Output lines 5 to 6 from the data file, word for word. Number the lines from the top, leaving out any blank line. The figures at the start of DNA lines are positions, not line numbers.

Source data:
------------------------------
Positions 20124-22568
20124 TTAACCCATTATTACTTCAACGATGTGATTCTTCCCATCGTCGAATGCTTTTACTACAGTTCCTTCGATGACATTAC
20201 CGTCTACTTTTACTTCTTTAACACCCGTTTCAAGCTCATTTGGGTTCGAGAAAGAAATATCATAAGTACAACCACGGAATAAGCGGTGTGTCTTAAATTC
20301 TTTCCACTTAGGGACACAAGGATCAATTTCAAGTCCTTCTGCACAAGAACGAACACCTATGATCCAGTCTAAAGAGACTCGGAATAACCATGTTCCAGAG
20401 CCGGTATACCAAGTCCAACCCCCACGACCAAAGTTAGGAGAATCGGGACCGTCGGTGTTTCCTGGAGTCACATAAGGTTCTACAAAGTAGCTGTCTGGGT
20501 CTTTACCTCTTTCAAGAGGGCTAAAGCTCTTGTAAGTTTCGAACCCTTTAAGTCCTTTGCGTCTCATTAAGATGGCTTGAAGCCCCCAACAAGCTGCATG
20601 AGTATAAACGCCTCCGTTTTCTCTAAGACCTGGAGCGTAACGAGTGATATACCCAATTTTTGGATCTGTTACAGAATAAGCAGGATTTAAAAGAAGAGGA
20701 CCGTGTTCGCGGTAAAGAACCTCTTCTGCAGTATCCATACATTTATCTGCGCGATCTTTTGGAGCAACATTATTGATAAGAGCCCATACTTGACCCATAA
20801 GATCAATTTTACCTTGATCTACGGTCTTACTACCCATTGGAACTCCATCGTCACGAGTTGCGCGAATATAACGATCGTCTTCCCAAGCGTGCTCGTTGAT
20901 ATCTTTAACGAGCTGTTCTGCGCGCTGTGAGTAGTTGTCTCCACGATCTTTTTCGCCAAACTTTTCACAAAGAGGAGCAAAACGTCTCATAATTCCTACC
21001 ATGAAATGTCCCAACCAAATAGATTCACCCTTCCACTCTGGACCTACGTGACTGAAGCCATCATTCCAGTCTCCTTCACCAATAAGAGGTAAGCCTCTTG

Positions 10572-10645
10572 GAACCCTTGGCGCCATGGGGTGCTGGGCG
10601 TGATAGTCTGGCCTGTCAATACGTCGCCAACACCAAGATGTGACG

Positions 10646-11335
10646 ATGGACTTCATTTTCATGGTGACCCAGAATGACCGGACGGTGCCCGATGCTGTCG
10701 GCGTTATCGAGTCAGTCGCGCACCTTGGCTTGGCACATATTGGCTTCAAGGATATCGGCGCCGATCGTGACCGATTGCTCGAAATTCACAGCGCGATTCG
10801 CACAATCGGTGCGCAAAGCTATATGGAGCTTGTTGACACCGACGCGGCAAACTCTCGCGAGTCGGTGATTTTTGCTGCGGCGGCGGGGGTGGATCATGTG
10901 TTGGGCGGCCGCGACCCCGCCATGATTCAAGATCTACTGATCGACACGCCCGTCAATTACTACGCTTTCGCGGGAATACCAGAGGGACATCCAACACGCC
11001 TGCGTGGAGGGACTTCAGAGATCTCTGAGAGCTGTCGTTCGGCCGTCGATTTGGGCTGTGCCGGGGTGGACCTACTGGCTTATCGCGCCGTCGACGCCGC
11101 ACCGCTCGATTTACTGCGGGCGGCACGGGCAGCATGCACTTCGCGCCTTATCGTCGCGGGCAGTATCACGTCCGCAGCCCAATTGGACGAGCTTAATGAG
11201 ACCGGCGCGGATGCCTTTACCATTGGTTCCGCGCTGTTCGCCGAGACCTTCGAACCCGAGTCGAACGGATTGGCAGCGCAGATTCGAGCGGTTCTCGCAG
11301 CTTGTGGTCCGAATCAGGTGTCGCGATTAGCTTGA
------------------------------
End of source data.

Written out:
20401 CCGGTATACCAAGTCCAACCCCCACGACCAAAGTTAGGAGAATCGGGACCGTCGGTGTTTCCTGGAGTCACATAAGGTTCTACAAAGTAGCTGTCTGGGT
20501 CTTTACCTCTTTCAAGAGGGCTAAAGCTCTTGTAAGTTTCGAACCCTTTAAGTCCTTTGCGTCTCATTAAGATGGCTTGAAGCCCCCAACAAGCTGCATG